It’s recital season… and that means that thousands of children around the world are preparing to place themselves in front of a room full of people… and odds are… some will flop!
While we all do our best to prepare piano students as much as we can for any pitfalls that may occur during a performance, there is sometimes nothing we can do. A wrong note becomes a stumbled passage… which becomes a flubbed left hand… which becomes a horribly a-tonal ending… which becomes a sobbing piano student with her head in her mom’s lap at the back of the hall.
We’ve all seen it happen. Perhaps you’ve even been there yourself (maybe not sobbing in your mom’s lap… but you likely wished you could be!).
The let-down of ruining an otherwise polished performance, the embarrassment of flopping in public, and the adrenaline residue all combine to make a piano student wish the ground would open up and swallow her whole.
How To Repair “Flopped Performance” Damage
Obviously proper preparation, lots of performance practice and even in-depth performance anxiety instruction is the best way to avoid this from happening in the first place. But stuff happens. And when you’re dealing with kids, it happens with more frequently than we’d like it to.
So what do you do with the resulting puddle who is sobbing “I never want to play in a recital again!” (or the less emotional yet stoic, stone-faced and embarrassed teen?) Check out my 5 tips for Flopped Performance Damage Control:
1. Allow time for your piano student to simply be upset. We often make the mistake of attempting to sweep away feelings that are uncomfortable for children when it’s actually okay for them to be sad. Telling them not to be upset, or making them feel as though they shouldn’t be feeling what they’re feeling does nothing but add to their emotional turmoil.
2. Don’t ignore the obvious. If you attempt to sweep the unfortunate incident under the rug by ignoring it, you’ll leave your piano student feeling confused. But you don’t need to launch into a counselling session either. A brief squeeze of the shoulder or an understanding smile along with a “We’ll talk about it at your lesson this week” makes your student feel cared-for but not pounced-on.
3. Coach the parents. All of my well-meaning attempts at preserving my students’ dignity and willingness to perform ever again can be undone with a well-meaning comment from a parent. I always make sure to let the parent know that this is completely normal, that the best thing to do is to be positive about their next opportunity to perform and to avoid any discussions of “What happened?” or “You played it perfectly at home!”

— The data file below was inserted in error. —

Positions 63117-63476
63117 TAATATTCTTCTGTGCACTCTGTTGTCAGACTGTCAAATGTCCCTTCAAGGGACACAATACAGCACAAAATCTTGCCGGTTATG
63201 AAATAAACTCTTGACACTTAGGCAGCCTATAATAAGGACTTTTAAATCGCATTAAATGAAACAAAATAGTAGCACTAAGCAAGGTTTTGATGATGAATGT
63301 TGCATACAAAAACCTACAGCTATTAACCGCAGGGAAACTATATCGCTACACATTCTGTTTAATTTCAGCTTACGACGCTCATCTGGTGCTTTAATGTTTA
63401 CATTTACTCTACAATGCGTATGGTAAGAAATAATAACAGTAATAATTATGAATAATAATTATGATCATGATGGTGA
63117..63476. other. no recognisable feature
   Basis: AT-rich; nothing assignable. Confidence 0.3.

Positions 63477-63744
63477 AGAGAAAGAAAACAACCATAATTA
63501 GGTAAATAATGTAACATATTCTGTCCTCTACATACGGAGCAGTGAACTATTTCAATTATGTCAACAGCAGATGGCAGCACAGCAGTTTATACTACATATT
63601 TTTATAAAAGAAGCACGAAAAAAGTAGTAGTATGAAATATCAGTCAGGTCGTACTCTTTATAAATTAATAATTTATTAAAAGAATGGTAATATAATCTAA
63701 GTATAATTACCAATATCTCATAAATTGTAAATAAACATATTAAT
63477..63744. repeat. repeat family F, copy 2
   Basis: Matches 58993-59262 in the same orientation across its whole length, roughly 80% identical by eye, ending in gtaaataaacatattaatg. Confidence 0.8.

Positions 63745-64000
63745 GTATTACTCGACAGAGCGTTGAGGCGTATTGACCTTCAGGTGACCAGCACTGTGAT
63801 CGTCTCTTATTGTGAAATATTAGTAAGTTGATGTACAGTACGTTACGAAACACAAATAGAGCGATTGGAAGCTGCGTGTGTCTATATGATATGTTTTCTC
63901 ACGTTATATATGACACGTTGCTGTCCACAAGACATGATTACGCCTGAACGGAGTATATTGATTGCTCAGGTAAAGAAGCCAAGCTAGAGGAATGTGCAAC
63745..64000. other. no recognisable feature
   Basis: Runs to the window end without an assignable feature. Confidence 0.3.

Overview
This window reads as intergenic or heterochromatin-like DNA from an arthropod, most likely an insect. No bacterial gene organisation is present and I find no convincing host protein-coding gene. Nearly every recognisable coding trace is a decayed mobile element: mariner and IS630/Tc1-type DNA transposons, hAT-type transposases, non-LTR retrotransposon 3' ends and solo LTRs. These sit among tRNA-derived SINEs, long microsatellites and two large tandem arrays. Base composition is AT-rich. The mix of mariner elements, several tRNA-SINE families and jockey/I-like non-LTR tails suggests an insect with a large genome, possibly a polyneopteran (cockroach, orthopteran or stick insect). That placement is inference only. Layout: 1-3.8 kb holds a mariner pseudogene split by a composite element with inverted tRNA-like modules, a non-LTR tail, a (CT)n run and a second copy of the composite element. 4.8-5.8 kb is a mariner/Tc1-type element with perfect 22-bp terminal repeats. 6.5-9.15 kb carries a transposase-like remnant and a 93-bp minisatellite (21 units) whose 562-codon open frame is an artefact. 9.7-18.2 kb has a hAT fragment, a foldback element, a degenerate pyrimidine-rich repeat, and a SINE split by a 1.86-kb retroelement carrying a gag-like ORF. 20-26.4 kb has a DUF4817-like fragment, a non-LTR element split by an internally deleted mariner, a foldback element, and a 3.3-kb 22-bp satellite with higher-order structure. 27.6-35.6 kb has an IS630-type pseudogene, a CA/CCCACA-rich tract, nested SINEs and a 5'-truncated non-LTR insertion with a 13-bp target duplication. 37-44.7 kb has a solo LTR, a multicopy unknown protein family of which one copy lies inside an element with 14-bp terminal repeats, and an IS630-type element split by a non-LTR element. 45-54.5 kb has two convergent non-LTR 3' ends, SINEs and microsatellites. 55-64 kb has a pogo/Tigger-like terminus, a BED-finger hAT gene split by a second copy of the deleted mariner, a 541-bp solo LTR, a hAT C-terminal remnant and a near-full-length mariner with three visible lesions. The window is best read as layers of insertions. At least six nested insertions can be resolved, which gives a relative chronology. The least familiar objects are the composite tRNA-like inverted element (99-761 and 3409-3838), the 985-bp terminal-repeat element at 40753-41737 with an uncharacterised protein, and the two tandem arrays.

4. Use Humor. Once you have given your piano student time to just be upset (maybe even in your next lesson time) use kind humour to diffuse any embarrassment. Relate their experience to a horrible performance experience you yourself have had. Give them all the gory details and have a good laugh about how awful it feels.
5. Create a re-do. This is the most important part of “Flopped Performance Damage Control”. One of the reasons students are usually so upset is because they really did work hard on their piece. Their flubbed rendition bore no resemblance to what they did at home. They didn’t get their moment to shine. And so I give them a re-do of the same piece. Invite Mom and Dad in at the end of your lesson for a mini-performance or videotape your student and post it to you studio blog or Facebook. Give her the chance to prove that she can do it.
The Unfortunate Parts of Being a Musician
Having an “epic fail” story is just part of becoming a musician. When my last student had a “fall-apart” moment I pulled up Youtube and we spent some time experiencing quite dramatic “fails”. It was a great opportunity to ask “How do you think this guy felt?”. By asking about someone else’ emotions your students are more likely to share how they themselves felt when it all “went bad”. With these insights you can then better offer advice and know exactly what to say to rebuild confidence and get your student back on the stage for a successful performance in the future.